FIPS 140-3 is here.
On Sunday, September 22, Federal Information Processing Standards Publication (FIPS) 140-3, Security Requirements for Cryptographic Modules went into effect. FIPS 140-3 is the replacement for 140-2, which had been the gold standard for unclassified but sensitive data hardware security since 2001.
While it’s good to see updates on a technical and cryptographic baseline that has not seen revisions since 2002, FIPS has been widely adopted outside the governmental agencies for which it was developed. If your organization has been tied to FIPS, you might have questions.
What is FIPS 140-3 and how does it differ from FIPS 140-2?
The Federal Information Processing Standard is a U.S and Canadian standard for validating the security of cryptographic hardware. Up until now, if a product was FIPS 140-2 certified you knew it was tested and validated by the U.S. and Canadian governments. Although it is a governmental standard, FIPS 140-2 has been adopted in the private sector as best practice.
FIPS 140-3 is the newest version, although technically it represents the U.S.’s decision to adopt a previously-existing international standard: ISO/IEC 19790, with some modifications to its annexes. Because FIPS 140-3 is more closely aligned with international ISO/IEC standards than its predecessor, some organizations may worry about how the changes will impact them.
There shouldn’t be any need for concern: as FIPS 140-2 did before it, FIPS 140-3 provides four increasing, qualitative levels of security intended to cover a wide range of potential applications and environments. This iteration of FIPS has necessary changes related to the design, implementation, and operation of a cryptographic module.
The fact that the U.S. is adopting an international standard (that’s also been widely adopted by sectors like finance and healthcare) is encouraging.
The security community has a saying: don’t “roll your own encryption algorithm or protocol.” One small mistake can undermine the entirety of the cryptographic process. Cryptographic components are one of the hardest implementations both in software and hardware to get perfectly right.
This is an area where agreed-upon standards set forth by NIST are necessary for government procurement and the protection of sensitive information.
What does FIPS 140-3 mean for the federal government and its vendors?
FIPS 140-3 will exist alongside FIPS 140-2 for some time; FIPS 140-2 validation will continue for a year after FIPS 140-3 validation goes into effect. There’s also a 5-year sunset period on FIPS 140-2 certificates. So although testing for FIPS 140-3 can start immediately, agencies don’t need to jump into FIPS 140-3 with both feet immediately.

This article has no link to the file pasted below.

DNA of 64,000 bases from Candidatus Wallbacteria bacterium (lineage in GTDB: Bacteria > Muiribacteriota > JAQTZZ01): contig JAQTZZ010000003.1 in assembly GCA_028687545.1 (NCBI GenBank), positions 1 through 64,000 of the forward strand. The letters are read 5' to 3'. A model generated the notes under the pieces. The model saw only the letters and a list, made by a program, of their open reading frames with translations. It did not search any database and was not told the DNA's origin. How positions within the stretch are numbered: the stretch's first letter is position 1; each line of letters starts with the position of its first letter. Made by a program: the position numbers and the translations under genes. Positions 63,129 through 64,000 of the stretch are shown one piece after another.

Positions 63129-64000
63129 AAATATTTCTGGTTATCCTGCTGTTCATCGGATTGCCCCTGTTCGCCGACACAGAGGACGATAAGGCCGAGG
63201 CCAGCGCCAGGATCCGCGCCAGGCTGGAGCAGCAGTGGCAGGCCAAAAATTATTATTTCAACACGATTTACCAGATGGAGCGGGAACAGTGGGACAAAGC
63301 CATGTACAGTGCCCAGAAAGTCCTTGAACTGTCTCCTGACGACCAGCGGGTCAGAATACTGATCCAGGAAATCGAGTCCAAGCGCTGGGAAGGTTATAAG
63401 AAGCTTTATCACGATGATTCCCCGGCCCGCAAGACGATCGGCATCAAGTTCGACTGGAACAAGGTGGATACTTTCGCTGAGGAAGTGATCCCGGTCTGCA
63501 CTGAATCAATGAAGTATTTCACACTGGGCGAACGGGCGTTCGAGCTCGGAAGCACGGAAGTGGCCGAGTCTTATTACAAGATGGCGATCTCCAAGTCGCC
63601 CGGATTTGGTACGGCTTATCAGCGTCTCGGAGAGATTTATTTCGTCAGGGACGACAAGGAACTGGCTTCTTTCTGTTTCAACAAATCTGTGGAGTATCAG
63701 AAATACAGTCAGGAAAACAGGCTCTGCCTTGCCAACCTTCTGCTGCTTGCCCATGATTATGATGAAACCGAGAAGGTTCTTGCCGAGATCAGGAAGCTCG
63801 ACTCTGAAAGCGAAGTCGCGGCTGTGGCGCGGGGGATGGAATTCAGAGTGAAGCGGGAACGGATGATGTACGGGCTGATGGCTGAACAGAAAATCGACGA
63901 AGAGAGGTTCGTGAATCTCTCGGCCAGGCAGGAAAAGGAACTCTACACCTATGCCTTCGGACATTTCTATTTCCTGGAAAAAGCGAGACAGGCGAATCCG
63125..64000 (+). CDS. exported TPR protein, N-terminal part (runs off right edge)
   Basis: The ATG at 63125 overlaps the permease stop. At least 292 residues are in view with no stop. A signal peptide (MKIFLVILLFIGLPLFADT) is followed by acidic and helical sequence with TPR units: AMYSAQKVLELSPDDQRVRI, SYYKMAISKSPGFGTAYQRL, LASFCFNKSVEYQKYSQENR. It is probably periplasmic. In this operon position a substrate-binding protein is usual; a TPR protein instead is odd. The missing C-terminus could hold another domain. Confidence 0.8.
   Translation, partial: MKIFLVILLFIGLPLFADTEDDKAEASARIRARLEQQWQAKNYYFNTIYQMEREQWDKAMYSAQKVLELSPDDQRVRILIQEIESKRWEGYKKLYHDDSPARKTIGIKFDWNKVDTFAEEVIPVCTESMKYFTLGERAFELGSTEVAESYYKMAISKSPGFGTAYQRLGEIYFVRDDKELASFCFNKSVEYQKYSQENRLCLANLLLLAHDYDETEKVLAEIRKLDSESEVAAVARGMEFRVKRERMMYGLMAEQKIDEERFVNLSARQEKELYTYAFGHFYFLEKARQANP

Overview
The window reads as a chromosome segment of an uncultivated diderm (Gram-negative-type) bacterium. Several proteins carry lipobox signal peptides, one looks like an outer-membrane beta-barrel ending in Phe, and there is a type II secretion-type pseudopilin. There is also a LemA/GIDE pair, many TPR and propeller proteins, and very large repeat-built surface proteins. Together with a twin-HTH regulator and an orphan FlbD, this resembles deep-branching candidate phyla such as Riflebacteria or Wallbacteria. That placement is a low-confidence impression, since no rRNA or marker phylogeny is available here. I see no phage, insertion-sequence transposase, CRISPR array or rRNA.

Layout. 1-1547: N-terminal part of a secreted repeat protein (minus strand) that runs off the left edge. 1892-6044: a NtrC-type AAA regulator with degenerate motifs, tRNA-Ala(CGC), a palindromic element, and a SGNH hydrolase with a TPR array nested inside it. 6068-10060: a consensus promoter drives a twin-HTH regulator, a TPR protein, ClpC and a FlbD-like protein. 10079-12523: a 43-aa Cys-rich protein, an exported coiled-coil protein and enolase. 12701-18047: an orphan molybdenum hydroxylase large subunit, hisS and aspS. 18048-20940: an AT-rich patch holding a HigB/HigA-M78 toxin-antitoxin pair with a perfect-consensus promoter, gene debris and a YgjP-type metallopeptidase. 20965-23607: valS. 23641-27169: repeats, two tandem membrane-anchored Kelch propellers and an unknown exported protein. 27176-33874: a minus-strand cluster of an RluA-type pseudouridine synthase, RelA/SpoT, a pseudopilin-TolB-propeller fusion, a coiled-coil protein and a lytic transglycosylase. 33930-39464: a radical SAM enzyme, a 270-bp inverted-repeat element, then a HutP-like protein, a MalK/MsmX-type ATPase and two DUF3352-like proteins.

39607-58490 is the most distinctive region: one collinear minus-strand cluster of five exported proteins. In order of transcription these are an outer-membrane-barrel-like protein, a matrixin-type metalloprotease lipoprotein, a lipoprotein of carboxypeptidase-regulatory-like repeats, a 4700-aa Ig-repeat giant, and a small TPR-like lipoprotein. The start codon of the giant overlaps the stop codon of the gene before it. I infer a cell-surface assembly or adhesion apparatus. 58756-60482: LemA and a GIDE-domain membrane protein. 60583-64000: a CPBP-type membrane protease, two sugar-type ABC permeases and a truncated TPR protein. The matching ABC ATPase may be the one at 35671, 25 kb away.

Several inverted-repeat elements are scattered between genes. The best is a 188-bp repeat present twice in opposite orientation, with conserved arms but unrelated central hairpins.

That said, this update is long overdue, considering the rate at which technology evolves. Government agencies and their contractors are in particular need of updated standards; vendors to the U.S. government retain a wealth of unclassified but sensitive information. Therefore, they’re a prime target for intelligence-gathering efforts by foreign nations. In my 10 years of intelligence contracting experience, I have always considered government vendors and contractors as the weakest link of security and information leaks.
Government on-site premise security has always been top-notch — especially post-Snowden — but that security doesn’t always extend to the contractors’ premises. Even when there were strong supply chain and third-party risk professionals working for the agency, there still seemed to exist a ripe opportunity for sophisticated actors to get a foothold in the nation’s most secure networks.
Thinking beyond FIPS 140-03
Compliance with FIPS 140-3 is important, but remember; it is just a standard.
While baselines and standards serve as a good starting point for both manufacturers and buyers of hardware, they need to be viewed as just that: a good starting point, but not the end-all, be-all to the security of that product.
You can still have unsecured hardware that is FIPS-certified; FIPS 140-2 only applies to the cryptographic modules of a device and not the entirety of the device, so buyers who see a FIPS 140-2-certified piece of hardware may perceive the entire product as secure where the standard only applies to a specific sub-component. (It doesn’t help that some vendors are interested in FIPS validation for marketing reasons as opposed to a complete commitment to security.)
Your commitment to security needs to go beyond FIPS certification, but this newly updated standard is an excellent place to start.